I am working on an iOS SDK 4 project with ARC enabled.

My class MyTextView (derived from UITextView with UITextViewDelegate protocol) implements the following static method:

+ (void)showInViewController:(UIViewController*)viewController
    MyTextView *textEdit = [[MyTextView alloc] init];
    textEdit.delegate = textEdit;
    [viewController.view addSubview:textEdit];

    // Show the keyboard
    [textEdit becomeFirstResponder];

In one of my view controllers I call the following:

[MyTextView showInViewController:self]

This crashes with warning: Unable to restore previously selected frame. on becomeFirstResponder. Looks like some stack related crash because of some cycle. I am fairly new to ARC. The delegate property of UITextView is defined as assign (shouldn't ARC interpret that as weak?). I know this approach is rather strange memory-wise. However, I wanted to know if ARC can handle things like that. Obviously it can't. Any idea what might be the problem and how to solve it?

  • 2
    Retain cycles generally don't cause crashes -- they just prevent objects from ever being deallocated. – Caleb Oct 28 '11 at 7:21
  • Thanks Caleb. I modified the title accordingly. – Lars Schneider Oct 28 '11 at 9:04
  • Not even sure enough to make this an answer, but maybe [super setDelegate:self]; solves it. – Aberrant Oct 28 '11 at 9:47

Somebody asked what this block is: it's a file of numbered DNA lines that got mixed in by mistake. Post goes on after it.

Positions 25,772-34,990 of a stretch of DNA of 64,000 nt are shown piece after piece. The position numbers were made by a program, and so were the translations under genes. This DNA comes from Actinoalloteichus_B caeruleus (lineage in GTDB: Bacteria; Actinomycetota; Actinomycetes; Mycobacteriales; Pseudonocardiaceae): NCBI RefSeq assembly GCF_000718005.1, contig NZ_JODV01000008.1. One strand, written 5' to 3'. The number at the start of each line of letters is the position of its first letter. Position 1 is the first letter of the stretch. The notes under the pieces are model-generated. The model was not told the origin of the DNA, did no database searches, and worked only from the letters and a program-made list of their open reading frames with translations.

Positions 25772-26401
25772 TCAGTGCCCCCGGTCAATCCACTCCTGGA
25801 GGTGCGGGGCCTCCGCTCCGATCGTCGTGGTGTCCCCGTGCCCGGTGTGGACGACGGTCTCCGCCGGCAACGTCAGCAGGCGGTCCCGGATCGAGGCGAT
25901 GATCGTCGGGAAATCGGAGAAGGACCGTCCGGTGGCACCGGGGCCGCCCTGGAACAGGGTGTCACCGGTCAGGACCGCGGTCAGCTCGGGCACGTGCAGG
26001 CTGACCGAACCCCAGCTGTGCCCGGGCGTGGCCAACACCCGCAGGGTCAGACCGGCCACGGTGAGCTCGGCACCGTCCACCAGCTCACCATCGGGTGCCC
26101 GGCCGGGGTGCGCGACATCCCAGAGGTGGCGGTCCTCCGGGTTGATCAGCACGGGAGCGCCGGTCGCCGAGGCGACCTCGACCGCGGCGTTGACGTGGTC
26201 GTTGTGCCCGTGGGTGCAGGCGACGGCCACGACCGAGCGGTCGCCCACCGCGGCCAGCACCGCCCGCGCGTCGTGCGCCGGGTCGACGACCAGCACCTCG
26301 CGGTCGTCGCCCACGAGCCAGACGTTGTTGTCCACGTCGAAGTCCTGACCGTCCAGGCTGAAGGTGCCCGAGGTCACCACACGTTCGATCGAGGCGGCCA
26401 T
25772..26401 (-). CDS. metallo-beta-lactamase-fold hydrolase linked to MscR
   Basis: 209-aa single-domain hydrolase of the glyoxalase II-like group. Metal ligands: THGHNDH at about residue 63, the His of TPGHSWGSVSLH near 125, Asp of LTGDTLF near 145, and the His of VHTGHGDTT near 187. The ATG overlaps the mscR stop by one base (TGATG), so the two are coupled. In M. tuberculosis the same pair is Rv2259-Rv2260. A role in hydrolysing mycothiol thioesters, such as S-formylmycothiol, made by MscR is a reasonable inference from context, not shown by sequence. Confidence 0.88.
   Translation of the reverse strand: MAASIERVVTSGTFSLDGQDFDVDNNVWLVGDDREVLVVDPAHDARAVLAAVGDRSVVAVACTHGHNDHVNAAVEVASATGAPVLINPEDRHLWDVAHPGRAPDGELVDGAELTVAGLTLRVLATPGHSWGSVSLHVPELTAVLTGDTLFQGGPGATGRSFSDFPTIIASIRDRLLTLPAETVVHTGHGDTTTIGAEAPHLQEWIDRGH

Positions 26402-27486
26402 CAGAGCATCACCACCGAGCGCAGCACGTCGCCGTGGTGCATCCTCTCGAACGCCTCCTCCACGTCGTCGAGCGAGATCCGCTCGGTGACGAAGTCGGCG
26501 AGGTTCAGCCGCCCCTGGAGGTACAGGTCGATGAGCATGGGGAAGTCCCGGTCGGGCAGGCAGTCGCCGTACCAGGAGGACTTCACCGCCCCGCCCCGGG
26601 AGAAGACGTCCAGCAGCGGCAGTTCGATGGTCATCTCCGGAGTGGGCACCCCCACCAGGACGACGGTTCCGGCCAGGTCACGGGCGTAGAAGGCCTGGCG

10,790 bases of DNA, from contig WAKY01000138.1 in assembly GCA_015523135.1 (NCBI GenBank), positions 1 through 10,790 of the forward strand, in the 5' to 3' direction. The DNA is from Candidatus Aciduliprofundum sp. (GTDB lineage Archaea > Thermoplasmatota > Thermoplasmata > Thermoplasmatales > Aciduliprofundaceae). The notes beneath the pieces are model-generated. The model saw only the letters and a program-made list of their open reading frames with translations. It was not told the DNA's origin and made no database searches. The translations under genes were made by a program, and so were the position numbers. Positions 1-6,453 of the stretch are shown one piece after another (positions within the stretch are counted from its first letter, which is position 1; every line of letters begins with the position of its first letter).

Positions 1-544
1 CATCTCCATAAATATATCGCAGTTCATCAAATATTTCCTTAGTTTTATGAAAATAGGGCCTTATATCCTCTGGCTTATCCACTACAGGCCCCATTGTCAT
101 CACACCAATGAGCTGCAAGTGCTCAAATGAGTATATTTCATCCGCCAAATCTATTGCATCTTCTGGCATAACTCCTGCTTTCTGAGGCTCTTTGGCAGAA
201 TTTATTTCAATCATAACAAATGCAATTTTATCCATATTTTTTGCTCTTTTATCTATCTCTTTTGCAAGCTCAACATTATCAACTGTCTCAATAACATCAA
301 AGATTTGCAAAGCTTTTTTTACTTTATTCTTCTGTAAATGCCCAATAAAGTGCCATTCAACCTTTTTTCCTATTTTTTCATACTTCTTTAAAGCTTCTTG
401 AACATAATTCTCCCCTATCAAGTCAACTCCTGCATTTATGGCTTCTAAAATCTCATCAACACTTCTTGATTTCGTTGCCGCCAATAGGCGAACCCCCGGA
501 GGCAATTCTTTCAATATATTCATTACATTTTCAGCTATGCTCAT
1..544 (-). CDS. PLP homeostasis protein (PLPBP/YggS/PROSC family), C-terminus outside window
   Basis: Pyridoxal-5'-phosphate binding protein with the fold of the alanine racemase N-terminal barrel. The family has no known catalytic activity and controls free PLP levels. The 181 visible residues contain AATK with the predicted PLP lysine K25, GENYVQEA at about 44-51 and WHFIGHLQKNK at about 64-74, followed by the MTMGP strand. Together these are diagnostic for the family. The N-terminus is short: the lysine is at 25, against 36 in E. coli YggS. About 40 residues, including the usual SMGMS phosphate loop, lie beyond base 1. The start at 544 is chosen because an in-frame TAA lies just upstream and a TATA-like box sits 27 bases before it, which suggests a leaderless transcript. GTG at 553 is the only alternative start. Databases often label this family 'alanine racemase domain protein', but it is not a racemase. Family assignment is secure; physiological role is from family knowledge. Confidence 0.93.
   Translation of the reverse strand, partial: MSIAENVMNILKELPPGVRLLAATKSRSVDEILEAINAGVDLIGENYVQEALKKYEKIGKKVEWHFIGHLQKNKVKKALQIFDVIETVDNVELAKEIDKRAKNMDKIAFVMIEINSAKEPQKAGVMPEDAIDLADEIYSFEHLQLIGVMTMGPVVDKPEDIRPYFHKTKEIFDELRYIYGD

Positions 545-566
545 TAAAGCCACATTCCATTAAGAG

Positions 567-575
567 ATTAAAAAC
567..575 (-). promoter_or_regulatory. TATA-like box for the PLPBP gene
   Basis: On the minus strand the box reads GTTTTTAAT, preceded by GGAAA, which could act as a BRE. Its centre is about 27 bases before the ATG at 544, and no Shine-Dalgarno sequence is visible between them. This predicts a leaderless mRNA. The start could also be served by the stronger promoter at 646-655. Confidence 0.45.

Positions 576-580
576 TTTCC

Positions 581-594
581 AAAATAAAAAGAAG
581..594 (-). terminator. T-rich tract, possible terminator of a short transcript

• 1
    Assign is not the same as weak. Weak is a lot like assign, but a weak variable becomes nil once all of it's strong references are released. – James Oct 28 '11 at 17:26
  • 1
    @chrispix: No, I changed the class method to return a pointer to the actual object. – Lars Schneider Oct 31 '11 at 9:24

old post, but here is the answer:


or here aswell

self.delegate = self; what's wrong in doing that?


I don't think it has anything to do with the ARC and memory management, but just a more fundamental problem that a UITextView cannot be a delegate of itself. It gets locked in a loop. Put a logging message in textViewDidChangeSelection and you'll see it gets repeatedly invoked. Not a memory issue, methinks, but rather just a logic issue with UITextView delegates. Even if you don't do your problematic showInViewController but just create a standard UITextView subclass and try to set its delegate to itself, you'll see the same curious behavior.

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